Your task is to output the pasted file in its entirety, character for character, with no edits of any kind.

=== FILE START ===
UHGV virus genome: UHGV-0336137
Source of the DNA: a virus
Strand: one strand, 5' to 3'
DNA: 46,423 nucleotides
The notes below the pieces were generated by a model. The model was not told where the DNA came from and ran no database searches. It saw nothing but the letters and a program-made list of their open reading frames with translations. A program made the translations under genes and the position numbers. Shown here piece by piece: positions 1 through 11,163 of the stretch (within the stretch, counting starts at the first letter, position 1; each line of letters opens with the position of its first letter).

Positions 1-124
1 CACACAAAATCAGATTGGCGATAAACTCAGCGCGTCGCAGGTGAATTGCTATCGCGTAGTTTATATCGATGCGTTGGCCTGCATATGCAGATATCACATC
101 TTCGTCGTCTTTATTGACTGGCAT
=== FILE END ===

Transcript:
UHGV virus genome: UHGV-0336137
Source of the DNA: a virus
Strand: one strand, 5' to 3'
DNA: 46,423 nucleotides
The notes below the pieces were generated by a model. The model was not told where the DNA came from and ran no database searches. It saw nothing but the letters and a program-made list of their open reading frames with translations. A program made the translations under genes and the position numbers. Shown here piece by piece: positions 1 through 11,163 of the stretch (within the stretch, counting starts at the first letter, position 1; each line of letters opens with the position of its first letter).

Positions 1-124
1 CACACAAAATCAGATTGGCGATAAACTCAGCGCGTCGCAGGTGAATTGCTATCGCGTAGTTTATATCGATGCGTTGGCCTGCATATGCAGATATCACATC
101 TTCGTCGTCTTTATTGACTGGCAT